Jordan Journal of Civil Engineering

Detection of Subsurface Delamination and Moisture Penetration in Unlined Rock Tunnels Using Passive Thermography and Tapping


Jungwon Huh; Van Ha Mac; Quang Huy Tran;


An unlined rock-blast tunnel constructed by the drill and blast method is susceptible to frequent deterioration, including sagging beds, water ingress, and loose rock masses. Thus, assessing potential damages above the roadway that may impact the safety of tunnel users is of utmost importance. While the tapping, a conventional non-destructive method, is typically used to predict subsurface delamination, water ingress can be identified with the naked eye. In this research, a modern technology approach called Passive Thermography, together with a high-resolution digital camera, tapping, was utilized. The study encountered two primary challenges, namely, the absence of direct solar radiation during the inspection and the groove-exposed surface of the unlined tunnel. The results demonstrated that passive thermography was able to detect delaminated areas and water infiltration on the tunnel's walls and ceiling, even without direct sunlight. Large delaminated areas can be detected with just a 2°C change in atmospheric temperature twelve hours before testing. Additionally, the results of image post-processing significantly contributed to enhancing the results of the passive thermography. The thermal image was processed into a grayscale image prior to HE processing, which enhances the contrast by over 50%. The combination of tapping, digital camera, and passive thermography was proven effective in periodically inspecting unlined rock tunnels, while significantly reducing the time and costs.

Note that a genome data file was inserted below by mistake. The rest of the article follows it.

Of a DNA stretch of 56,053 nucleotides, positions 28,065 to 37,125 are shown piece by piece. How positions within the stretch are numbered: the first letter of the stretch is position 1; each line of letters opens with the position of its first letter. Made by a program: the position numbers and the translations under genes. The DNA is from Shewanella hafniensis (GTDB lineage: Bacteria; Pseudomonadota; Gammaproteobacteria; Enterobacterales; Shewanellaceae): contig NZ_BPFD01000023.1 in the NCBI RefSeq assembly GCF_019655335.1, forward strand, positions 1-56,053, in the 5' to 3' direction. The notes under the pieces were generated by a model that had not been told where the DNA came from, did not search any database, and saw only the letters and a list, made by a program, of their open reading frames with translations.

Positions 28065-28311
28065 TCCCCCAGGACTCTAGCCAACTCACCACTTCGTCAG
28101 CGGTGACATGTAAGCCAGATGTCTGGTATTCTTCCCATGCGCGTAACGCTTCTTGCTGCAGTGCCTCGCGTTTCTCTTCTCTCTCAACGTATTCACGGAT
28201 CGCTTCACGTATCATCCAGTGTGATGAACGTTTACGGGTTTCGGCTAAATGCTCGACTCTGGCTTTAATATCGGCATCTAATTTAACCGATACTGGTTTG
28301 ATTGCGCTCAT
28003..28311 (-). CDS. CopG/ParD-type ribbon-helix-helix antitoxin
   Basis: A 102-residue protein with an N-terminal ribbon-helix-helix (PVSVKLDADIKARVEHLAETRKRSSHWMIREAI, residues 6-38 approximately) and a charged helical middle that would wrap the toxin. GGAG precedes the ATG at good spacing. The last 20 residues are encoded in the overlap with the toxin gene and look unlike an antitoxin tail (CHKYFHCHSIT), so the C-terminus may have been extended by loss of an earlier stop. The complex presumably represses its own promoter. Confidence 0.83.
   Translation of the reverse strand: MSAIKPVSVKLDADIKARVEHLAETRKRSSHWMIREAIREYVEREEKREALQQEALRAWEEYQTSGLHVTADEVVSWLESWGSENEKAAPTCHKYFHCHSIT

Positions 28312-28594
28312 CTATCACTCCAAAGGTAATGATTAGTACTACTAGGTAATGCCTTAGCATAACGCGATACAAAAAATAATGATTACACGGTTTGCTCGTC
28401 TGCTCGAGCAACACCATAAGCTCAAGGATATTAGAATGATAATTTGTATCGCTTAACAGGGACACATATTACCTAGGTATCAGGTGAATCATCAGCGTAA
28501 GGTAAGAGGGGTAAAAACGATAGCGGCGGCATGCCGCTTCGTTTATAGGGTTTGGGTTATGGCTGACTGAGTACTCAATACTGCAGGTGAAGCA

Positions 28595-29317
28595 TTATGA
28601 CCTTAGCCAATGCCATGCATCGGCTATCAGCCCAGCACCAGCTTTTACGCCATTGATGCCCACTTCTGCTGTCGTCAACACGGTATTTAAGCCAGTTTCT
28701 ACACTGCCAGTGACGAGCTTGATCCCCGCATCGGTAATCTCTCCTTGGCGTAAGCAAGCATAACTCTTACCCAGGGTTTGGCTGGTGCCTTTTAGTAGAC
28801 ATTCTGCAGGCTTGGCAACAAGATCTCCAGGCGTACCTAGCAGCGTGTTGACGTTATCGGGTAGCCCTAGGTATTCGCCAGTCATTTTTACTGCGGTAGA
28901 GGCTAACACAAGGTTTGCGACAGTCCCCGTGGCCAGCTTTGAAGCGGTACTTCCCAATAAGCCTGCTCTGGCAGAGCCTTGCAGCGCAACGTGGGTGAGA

Tunnel safety, passive thermography, old rock-cut tunnel, hammer sounding, non-destructive evaluation, image post-processing